Navy Deploys Firefighting Helicopters Near Pendleton

A UH-1Y Venom takes off on Dec. 8 with a full water bucket from Lake O'Neal on board Camp Pendleton, Calif. (US Marine Corps photo/Betzabeth Galvan)
A UH-1Y Venom takes off on Dec. 8 with a full water bucket from Lake O'Neal on board Camp Pendleton, Calif. (US Marine Corps photo/Betzabeth Galvan)

Across California, active-duty, reserve and National Guard commanders began mobilizing military might to support firefighters battling blazes.

At Marine Corps Air Station Miramar, commanders from Marine Light Attack Helicopter Training Squadron 303, the "Stingers" of Marine Light Attack Helicopter Squadron 267 and the "Heavy Haulers" of Marine Heavy Helicopter Squadron 462 attended a planning session with Navy officials to coordinate firefighting efforts.

The Navy is deploying two firefighting helicopters equipped with special buckets for dumping water on the blazes near Camp Pendleton. The North Island-based MH-60S Seahawk helicopters will come from the "Merlins" of Helicopter Sea Combat Squadron 3 and the "Blackjacks" of Helicopter Sea Combat Squadron 21 and team up with California Department of Forestry and Fire Protection units.

"Navy HSC squadrons regularly train for this mission and are prepared to conduct firefighting missions at the Navy's Southern California offshore training ranges, and they conduct semi-annual joint training with Cal Fire to ensure interoperability and an immediate response capability in support of local authorities for emergency events," Navy spokesman Brian O'Rourke said by email.

The Marines will chip in two UH-1Y Venoms to directly support ground crews battling the Lilac Fire, with two CH-53E Super Stallions on standby. The Venom can dump up to 320 gallons of water on a blaze and the Super Stallion carries a 900-gallon bucket.

Marine spokeswoman Capt. Morgan Frazer told the San Diego Union-Tribune in an email that the level of aerial firefighting support will depend on weather forecasts analyzing high-wind conditions throughout the weekend.

In October, Venoms dipped their buckets in Lake O'Neil and then doused fires sweeping across northern Camp Pendleton.

On Thursday, multiple crews from the Camp Pendleton Fire Department began attacking the Bonsall blaze burning east of the base.

Marine commanders issued no evacuation orders to base residents but they opened the military installation to nearby community members evacuating their horses from the fires. Marine Corps Community Services' Stepp Stables continues to take in horses in need of a safe haven.

As wildfires began to sweep Ventura County, the California Army National Guard activated the 670th Military Police Co. of National City, but the unit had yet to receive a specific request to support operations in San Diego County, according to Guard spokesman Capt. Will Martin in Sacramento.

Martin reported Friday that nearly 1,350 California Army and Air National Guard personnel are now battling six wildfires that have charred more than 137,000 acres.They're providing fire crews with everything from logistical support to an MQ-9 Reaper for drone aerial reconnaissance, he said.

Wildfires now threaten about 20,000 homes and more than 195,000 residents are under evacuation orders, according to the Pentagon's National Guard Bureau.

At the 146th Airlift Wing in Port Hueneme, Ventura County, California Air National Guard loaded the Modular Airborne Fire Fighting System into a a pair of C-130J Super Hercules aircraft, converting the lumbering plane into an overhead firetruck.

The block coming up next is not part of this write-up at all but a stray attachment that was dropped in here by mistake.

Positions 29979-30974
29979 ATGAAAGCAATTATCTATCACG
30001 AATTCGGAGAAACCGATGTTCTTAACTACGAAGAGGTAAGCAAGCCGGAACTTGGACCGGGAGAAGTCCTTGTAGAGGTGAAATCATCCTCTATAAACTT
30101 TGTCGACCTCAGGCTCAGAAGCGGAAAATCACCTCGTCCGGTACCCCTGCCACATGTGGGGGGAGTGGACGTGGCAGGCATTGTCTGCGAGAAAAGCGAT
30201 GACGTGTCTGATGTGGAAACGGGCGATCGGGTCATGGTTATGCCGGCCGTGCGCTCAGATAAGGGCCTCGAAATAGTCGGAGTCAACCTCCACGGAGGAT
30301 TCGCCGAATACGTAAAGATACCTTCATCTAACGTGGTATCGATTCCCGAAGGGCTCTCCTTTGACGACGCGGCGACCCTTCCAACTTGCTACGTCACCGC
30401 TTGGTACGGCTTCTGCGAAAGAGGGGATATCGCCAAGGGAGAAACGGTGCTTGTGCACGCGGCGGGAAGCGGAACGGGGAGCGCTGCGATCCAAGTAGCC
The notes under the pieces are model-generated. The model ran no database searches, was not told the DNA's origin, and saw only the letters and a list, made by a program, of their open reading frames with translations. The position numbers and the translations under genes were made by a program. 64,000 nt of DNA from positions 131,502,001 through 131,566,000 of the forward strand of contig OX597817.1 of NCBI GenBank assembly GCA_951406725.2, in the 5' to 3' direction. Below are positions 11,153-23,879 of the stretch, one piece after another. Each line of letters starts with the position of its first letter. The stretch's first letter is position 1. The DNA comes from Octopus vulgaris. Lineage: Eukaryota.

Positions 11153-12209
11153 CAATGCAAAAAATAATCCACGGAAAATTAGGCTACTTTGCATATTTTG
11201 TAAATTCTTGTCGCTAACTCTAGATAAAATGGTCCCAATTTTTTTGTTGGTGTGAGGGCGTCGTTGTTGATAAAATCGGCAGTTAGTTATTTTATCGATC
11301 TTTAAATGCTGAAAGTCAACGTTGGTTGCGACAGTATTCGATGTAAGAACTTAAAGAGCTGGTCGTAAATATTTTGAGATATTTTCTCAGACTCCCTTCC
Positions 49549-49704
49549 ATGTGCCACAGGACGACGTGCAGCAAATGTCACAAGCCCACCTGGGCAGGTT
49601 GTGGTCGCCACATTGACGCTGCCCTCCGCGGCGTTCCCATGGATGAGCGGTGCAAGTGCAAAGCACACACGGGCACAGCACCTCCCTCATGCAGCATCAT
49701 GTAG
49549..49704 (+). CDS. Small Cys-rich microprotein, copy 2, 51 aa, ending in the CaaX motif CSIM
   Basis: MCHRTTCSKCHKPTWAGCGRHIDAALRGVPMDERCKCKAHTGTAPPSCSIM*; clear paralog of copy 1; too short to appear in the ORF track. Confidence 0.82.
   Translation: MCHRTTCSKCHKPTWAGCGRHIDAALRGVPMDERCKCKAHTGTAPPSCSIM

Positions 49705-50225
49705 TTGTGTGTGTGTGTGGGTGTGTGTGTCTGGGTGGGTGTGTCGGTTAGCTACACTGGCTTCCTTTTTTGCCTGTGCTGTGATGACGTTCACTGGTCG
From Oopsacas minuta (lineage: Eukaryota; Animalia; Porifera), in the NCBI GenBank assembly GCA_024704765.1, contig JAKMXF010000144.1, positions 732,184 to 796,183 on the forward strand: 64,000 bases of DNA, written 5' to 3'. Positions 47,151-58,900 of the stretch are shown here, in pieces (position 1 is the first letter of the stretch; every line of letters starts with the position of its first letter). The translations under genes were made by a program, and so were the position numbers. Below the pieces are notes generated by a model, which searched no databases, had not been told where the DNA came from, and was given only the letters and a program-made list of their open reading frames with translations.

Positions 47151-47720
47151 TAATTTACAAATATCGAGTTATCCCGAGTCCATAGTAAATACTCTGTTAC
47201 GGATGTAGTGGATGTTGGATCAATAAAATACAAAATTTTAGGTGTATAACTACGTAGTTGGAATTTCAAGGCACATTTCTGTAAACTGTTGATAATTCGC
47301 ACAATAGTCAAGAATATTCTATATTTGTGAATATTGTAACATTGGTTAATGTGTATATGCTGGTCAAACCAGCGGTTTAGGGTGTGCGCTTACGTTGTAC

The five pressurized tanks can spit 2,700 gallons of fire-retardant in five seconds, carving a fire line that's 60 feet wide and a quarter-mile long through a blaze, according to the system's manufacturer.

At Moffett Air National Guard Base in Santa Clara County, officials announced late Thursday that they were prepping the 129th Rescue Wing for emergency operations in Southern California. The initial deployment will send about 25 airmen, including experienced Security Forces Squadron members, along with logistics support troops and an MC-130P Combat Shadow aircraft, to Los Alamitos to support rescuers searching for residents trapped by the Thomas Fire and other emerging blazes.

"With the aggressive wildfires spreading in Southern California, I have nothing but confidence in our readiness and our ability to stay focused on the tasks at hand like we've done so many times before across the country and around the world," said Col. Taft O. Aujero, the 129th Rescue Wing commander, by email. "The women and men of the 129th Rescue Wing are nothing short of extraordinary, and I am blown away at their ability to answer the distress call at a moment's notice."

Over the summer, the 129th Rescue Wing saved scores of Texans trapped by floodwaters of Hurricane Harvey and later deployed to Florida to support recovery operations after Hurricane Irma.

To aid displaced troops, military retirees and their families in evacuated areas, the Virginia-based Defense Health Agency also moved to enact emergency prescription refill procedures. The temporary rules will allow more than 300,000 beneficiaries in San Diego and Santa Barbara counties to obtain prescribed medication without a referral. Affected residents are urged to take their prescription bottles to any pharmacy in the Tricare network. Those residents who have lost vital medical equipment are urged to contact their managed care coordinators immediately for help.

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This article is written by Carl Prine from The San Diego Union-Tribune and was legally licensed via the Tribune Content Agency through the NewsCred publisher network. Please direct all licensing questions to legal@newscred.com.

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